Selma Hasific - PhD Scholarship 2021

Project summary:
The role of vitamin K in reduction of coronary heart disease

Coronary heart disease (CHD) is the leading cause of death in the world. Identifying risk factors, preventive treatments and good diagnostic tests is essential in the reduction of CHD. This research project is dedicated to investigate the role of vitamin K in heart health. The effect of vitamin K2 supplementation on coronary plaque and inflammation is investigated in a randomized multicenter trial. Moreover, coronary calcification and events are evaluated in Danish patients treated with vitamin K antagonists.

Project Title

Coronary artery atherosclerosis and clinical consequences associated to vitamin K2 supplementation and vitamin K antagonist treatment

Background

Coronary artery calcification (CAC) and especially progression in CAC is a strong predictor of acute myocardial infarction (AMI) and cardiovascular mortality. Observational studies suggest a protective role of vitamin K2 in the development of CAC. On the other hand, vitamin K antagonists (VKA), the most frequently prescribed oral anticoagulants worldwide, have been shown to increase the progression of calcification. Measurement of CAC score in Agatston Units (AU) is common practice, while novel software as AutoPlaque introduces new opportunities to measure coronary plaques.

Aim

The overall aim of this study is to examine the pathophysiological, subclinical and clinical consequences of vitamin K2 supplementation and VKA treatment. The specific aims are to investigate the effect of vitamin K2 supplementation on progression of atherosclerosis and inflammation in a randomized clinical trial. Also, we aim to investigate the progression of CAC and development of cardiovascular disease between VKA and direct oral anticoagulants (DOACs) users compared to the background population.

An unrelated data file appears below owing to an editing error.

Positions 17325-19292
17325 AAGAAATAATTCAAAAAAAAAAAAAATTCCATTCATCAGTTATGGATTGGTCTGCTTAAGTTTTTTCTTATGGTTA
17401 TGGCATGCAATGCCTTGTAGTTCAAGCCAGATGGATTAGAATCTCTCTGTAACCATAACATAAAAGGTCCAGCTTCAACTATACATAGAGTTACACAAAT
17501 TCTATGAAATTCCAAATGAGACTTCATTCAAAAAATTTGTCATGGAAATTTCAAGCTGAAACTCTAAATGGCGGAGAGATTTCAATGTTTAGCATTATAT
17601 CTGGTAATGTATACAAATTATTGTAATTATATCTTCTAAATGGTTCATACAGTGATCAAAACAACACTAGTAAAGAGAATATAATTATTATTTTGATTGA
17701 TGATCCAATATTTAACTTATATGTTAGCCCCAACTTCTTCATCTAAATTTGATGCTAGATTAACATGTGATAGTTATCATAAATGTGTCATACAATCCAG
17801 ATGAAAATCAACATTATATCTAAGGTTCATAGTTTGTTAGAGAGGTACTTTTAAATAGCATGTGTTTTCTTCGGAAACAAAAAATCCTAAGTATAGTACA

Methods

AVADEC is a multicenter trial investigating 389 participants randomized to vitamin K2 (720 µg/day) and vitamin D (25 µg/day) versus placebo with a 2-year follow-up. In two substudies, the effect on coronary plaque and inflammation is investigated. Cardiac CT scans are analyzed traditionally but also with AutoPlaque. In prospective cohort - and Danish nationwide registry studies, respectively, CAC progression and incidence of cardiac events are evaluated in patients treated with VKA and DOACs.

Selma Hasific

  • MD
  • University of Southern Denmark
  • Odense University Hospital, Department of Cardiology

Mentors:

Professor Axel Diederichsen, Department of Cardiology, Odense University Hospital, Denmark (main supervisor)

Professor Damini Dey, Biomedical Imaging Research Institute, Cedars Sinai Medical Center, Los Angeles, USA (co-supervisor)

Professor Jesper Hallas, Department of Clinical Pharmacology, University of Southern Denmark, Denmark (co-supervisor)

Associate professor, PhD, MD Kristian Øvrehus, Department of Cardiology, Odense University Hospital, Denmark (co-supervisor)

Partners:

  • Professor Oke Gerke, Department of Nuclear Medicine, Odense University Hospital, Denmark

  • Professor Lars Melholt Rasmussen, Department of Clinical Biochemistry and Pharmacology, Odense University Hospital, Denmark

Contact: